Mar 28, 2019 05:39 AM

CX Daily: China's New Income Tax Regime Will Do Less to Reduce Inequality

A worker handles steel for export at a factory in East China’s Jiangsu province, on Jan. 25. Photo: IC
A worker handles steel for export at a factory in East China’s Jiangsu province, on Jan. 25. Photo: IC
China’s industrial profits suffer steepest drop on record

China’s industrial profits fell 14% YOY in the first two months of 2019, marking the steepest drop since official monthly data on the subject became available in October 2011.

Over the first two months of this year, the total profits of the country’s industrial sector slumped to 708 billion yuan ($105 billion), according to official data released Wednesday. In China, January and February economic data are usually combined to reduce distortion caused by the weeklong Lunar New Year holiday.

The drop in profits was mostly due to the declining profits of major industries, said Zhu Hong, a senior statistician of the National Bureau of Statistics. If the automotive, oil processing, nonferrous metals and chemical manufacturing industries had been excluded from the data, China’s industrial profits would have grown 0.2% YOY.


The tax counter of a government office in Jiangsu on March 18, 2019. Photo: VCG

Income /China's new income tax regime will do less to reduce inequality: Report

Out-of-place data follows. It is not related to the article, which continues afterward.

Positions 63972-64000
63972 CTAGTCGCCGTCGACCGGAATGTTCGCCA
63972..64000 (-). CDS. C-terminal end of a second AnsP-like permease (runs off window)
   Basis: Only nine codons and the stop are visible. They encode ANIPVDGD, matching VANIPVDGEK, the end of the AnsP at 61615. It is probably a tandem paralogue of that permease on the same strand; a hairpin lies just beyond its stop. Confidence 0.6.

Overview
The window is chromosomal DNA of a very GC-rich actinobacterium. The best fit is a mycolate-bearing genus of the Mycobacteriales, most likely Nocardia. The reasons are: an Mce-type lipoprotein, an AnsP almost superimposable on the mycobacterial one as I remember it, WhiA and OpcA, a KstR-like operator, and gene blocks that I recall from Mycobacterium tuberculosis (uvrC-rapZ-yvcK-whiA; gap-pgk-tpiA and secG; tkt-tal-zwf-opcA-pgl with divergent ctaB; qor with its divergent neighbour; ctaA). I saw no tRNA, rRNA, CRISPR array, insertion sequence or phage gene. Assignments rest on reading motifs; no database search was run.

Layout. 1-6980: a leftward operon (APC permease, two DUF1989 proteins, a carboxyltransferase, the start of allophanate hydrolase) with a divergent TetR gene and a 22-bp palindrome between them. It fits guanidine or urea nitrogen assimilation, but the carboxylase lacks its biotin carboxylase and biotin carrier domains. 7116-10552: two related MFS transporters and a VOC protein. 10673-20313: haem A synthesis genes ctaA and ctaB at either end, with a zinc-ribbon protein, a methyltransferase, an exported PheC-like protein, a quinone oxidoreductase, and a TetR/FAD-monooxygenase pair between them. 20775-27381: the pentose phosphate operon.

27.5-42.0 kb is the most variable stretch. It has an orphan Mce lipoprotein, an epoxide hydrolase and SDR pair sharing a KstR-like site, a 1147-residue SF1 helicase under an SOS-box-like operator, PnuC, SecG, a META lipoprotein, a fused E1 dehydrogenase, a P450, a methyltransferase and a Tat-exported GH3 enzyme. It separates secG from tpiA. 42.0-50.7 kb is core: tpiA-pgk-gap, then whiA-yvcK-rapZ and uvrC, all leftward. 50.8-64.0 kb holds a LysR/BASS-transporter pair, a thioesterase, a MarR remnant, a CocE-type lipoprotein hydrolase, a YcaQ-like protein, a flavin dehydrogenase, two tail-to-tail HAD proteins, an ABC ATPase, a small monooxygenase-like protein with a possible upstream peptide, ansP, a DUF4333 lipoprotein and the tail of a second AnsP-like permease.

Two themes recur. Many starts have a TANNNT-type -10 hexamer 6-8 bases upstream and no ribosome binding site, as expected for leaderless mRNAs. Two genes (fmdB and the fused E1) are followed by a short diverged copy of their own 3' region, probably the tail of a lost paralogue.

China’s reforms to its personal income tax system could reduce the system's equalizing effect as they sharply cut the number of taxpayers, and some measures disproportionately benefit those with relatively higher incomes, according to a study by Beijing Normal University.

China in October raised the tax-free threshold on monthly income to 5,000 yuan ($744) from 3,500 yuan. Starting this year, the government added six types of tax deductions and consolidated several types of income into one comprehensive taxable income figure. The reforms are projected to weaken the income tax’s redistributive effect, according to a report by the China Institute for Income Distribution.

Securities /

China securities regulator eases IPO rules on all listings

China’s securities regulator unveiled a new set of guidelines on IPOs, some of which are similar to those being applied to listings on China’s coming Nasdaq-style high-tech board, suggesting that the overall system may be moving in a more market-driven direction.

Still, it’s too early to say that China is moving toward full implementation of a registration-based system for all IPOs, one senior investment banker said. The new rules, released Monday night by the China Securities Regulatory Commission, notably ease requirements on valuation-adjustment mechanism agreements, joint investment by directors, supervisors and senior management, and third-party payments.

Financing / Venezuela

China says IADB meeting canceled because of countries 'politicizing Venezuelan issue'

An annual meeting for one of the largest multilateral financing channels in Latin America and the Caribbean was canceled because of disagreement over having Venezuela politician Juan Guaido's delegates represent the South American country at the event, according to China's foreign ministry.

"Guaido himself is not a president elected through legal procedures and thus lacks legitimacy," said a ministry spokesperson, adding that China was not responsible for the decision cancel the March 26-31 meeting of the Inter-American Development Bank, of which China is a nonborrowing member. The meeting was to be held in Sichuan province.

Foreign investment /

GF Securities saddled with offshore hedge fund loss